- Confederate Generals in the Trans-Mississippi: Essays on America’s Civil War ed. by Lawrence Lee Hewitt and Thomas E. Schott
In the second volume of Confederate Generals in the Trans-Mississippi: Essays on America’s Civil War, the University of Tennessee Press continues its important work on the western theater of the war. Editors Lawrence Lee Hewitt and Thomas E. Schott have assembled a diverse group of authors who in eight essays examine another set of Confederate generals who toiled away in the relative obscurity of the trans-Mississippi during the war. The editors gather these essays together both to challenge the long-standing belief that the West was “the Confederate dumping ground for men who had failed to perform well east of the river” and to “come closer to determining how the South lost the Civil War” (pp. xv, xix).
Ironically, the first two essays examine two of the theater’s most famous failures. Thomas W. Cutrer examines how the dysfunctional relationship between Ben McCulloch and Sterling Price lost Missouri for the Confederacy. Cutrer is sympathetic to the practical McCulloch, who was caught between contradictory messages from Richmond, about invading states that had not joined the Confederacy and protecting its allies in Indian Territory, and the unrealistic and bumbling Price, who was eager to free his state from Union forces. Price, however, was not the worst Confederate general west of the river. That distinction, according to Thomas E. Schott, belonged to Henry Hopkins Sibley. Schott successfully shows how Sibley’s character flaws, combined with a complete failure to consider the logistical obstacles, doomed the ill-advised New Mexico campaign.
Robert I. Girardi discredits the notion that John Bankhead Magruder was a failed eastern general by examining Magruder’s effective work after his transfer to Texas in 1862. His success in retaking Galveston and Sabine Pass, despite alienating his troops with his ostentatiousness, “did make a difference, [End Page 682] keeping that state and its resources in the Confederacy for two years” (p. 95). Jeffery S. Prushankin and Jeff Kinard look at two of the division commanders, Alfred Mouton and Camille Armand Jules Marie Prince de Polignac, whose service intersected during the Red River campaign. Prushankin characterizes Mouton as a modest, determined soldier, who “was among [General Richard] Taylor’s most able and trusted subordinates” (p. 121). In contrast, Kinard shows that Polignac possessed a shaky mental state and had a weakness for socializing instead of tending to his men during the first three years of his service. However, he “emerged from the [Red River] campaign as an undisputed Confederate hero” (p. 156).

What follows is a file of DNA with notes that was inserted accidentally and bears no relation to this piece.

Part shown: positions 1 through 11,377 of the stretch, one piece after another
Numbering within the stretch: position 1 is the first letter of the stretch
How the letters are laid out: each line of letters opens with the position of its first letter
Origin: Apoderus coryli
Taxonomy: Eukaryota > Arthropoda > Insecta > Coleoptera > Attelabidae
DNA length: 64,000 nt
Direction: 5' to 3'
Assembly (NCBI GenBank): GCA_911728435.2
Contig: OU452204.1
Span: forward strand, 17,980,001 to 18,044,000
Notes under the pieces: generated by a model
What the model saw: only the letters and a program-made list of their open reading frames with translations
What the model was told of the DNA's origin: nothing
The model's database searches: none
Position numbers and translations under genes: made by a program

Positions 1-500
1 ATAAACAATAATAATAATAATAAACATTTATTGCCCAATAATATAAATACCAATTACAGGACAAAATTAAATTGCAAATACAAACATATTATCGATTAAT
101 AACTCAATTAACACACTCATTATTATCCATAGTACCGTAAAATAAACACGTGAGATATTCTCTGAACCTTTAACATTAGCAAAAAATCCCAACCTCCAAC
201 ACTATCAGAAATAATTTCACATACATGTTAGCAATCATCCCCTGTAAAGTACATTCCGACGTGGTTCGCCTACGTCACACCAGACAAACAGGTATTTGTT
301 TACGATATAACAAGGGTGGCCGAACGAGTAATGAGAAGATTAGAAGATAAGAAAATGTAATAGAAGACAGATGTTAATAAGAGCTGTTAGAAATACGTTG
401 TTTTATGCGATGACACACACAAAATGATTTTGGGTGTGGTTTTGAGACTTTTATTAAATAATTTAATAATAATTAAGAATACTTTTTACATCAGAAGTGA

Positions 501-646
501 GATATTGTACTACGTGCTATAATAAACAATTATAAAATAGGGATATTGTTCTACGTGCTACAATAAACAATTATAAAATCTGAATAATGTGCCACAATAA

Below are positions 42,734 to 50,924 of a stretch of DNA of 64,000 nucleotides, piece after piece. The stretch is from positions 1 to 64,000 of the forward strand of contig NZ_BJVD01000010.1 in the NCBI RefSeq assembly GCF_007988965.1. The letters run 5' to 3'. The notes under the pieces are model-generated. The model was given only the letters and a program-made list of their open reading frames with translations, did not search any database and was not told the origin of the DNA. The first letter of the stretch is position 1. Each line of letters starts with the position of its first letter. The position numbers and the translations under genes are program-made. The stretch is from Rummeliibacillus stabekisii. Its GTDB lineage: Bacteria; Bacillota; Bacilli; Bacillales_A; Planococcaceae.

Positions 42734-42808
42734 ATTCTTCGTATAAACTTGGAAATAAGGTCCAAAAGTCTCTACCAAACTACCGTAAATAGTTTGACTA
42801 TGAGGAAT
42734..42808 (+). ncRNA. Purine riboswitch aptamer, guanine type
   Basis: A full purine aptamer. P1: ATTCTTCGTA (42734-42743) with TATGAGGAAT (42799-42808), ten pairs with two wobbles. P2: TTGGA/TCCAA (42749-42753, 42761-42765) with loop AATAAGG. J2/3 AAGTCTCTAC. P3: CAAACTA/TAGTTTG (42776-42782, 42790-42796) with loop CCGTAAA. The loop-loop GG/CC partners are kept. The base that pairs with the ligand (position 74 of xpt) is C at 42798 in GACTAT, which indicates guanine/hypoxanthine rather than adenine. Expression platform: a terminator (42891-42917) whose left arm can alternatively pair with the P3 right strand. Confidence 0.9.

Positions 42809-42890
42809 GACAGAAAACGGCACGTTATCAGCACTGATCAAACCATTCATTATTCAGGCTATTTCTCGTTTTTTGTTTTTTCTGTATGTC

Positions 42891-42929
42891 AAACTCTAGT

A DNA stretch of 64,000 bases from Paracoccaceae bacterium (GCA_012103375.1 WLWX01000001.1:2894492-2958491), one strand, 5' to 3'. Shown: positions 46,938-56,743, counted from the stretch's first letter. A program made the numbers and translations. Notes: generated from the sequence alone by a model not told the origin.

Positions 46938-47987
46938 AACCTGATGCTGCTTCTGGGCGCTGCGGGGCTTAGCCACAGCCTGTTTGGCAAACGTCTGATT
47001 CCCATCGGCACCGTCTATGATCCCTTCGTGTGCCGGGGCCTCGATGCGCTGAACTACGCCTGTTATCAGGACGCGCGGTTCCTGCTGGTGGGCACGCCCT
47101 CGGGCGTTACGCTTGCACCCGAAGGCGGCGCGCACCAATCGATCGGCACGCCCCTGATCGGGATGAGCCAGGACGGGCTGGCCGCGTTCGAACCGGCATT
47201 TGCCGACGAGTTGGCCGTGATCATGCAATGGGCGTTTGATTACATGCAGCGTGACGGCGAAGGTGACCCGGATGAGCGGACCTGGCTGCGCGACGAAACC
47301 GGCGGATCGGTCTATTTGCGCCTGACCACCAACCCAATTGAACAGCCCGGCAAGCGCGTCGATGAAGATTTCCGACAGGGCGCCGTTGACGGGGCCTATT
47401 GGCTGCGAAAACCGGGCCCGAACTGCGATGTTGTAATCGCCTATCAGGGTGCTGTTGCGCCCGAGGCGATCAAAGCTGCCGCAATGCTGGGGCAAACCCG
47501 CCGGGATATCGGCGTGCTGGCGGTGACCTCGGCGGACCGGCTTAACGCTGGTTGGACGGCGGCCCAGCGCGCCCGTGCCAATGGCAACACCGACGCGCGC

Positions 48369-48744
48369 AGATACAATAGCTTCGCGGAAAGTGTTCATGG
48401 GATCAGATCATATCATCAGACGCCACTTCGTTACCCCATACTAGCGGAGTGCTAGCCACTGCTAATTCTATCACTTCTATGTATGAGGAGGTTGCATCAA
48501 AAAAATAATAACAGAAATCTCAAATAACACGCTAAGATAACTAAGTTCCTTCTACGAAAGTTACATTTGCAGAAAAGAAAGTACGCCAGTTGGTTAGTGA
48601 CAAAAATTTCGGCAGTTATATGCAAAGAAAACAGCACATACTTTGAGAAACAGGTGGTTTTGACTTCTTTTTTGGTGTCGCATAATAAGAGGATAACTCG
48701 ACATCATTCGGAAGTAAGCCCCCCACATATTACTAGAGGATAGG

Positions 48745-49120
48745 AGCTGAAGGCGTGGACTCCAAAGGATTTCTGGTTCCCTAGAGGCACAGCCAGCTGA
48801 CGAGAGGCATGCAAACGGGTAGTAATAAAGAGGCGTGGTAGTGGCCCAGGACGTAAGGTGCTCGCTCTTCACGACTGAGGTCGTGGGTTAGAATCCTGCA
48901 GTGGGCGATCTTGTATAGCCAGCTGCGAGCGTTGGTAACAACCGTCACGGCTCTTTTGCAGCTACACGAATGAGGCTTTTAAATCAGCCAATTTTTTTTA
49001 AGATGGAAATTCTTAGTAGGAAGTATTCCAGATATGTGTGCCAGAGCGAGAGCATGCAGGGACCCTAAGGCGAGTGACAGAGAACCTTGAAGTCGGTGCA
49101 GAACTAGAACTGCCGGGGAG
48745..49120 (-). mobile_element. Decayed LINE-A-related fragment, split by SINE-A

Charles D. Grear focuses on transplanted Texan Richard M. Gano’s service, primarily in Indian Territory and Arkansas in 1864, where he played an important role in keeping the Union military from establishing control of the region. However, also addressing Gano’s activities during the war’s first two years would have given a fuller picture of the hard-riding general. Bill J. Gurley’s excellent sketch argues that Mosby Monroe Parsons was one of the trans-Mississippi’s best generals. Gurley reviews Parsons’s very active service during 1864. When the war ended Parsons fled to Mexico, where he and his companions were murdered by Juarista forces along the San Juan River, an ignominious end unbefitting someone who had “a martial record unsurpassed by any Missourian in the Trans-Mississippi save perhaps Sterling Price” (p. 212).
Steven M. Mayeux’s overview of Joseph Lancaster Brent is an interesting inclusion as the final essay in the collection. Mayeux presents Brent as a military visionary who spent most of the war as a valuable ordnance officer in both the eastern and western theaters before serving as one of Edmund Kirby Smith’s brigadiers during the last months of the war. While Mayeux brings an interesting character to light, it is...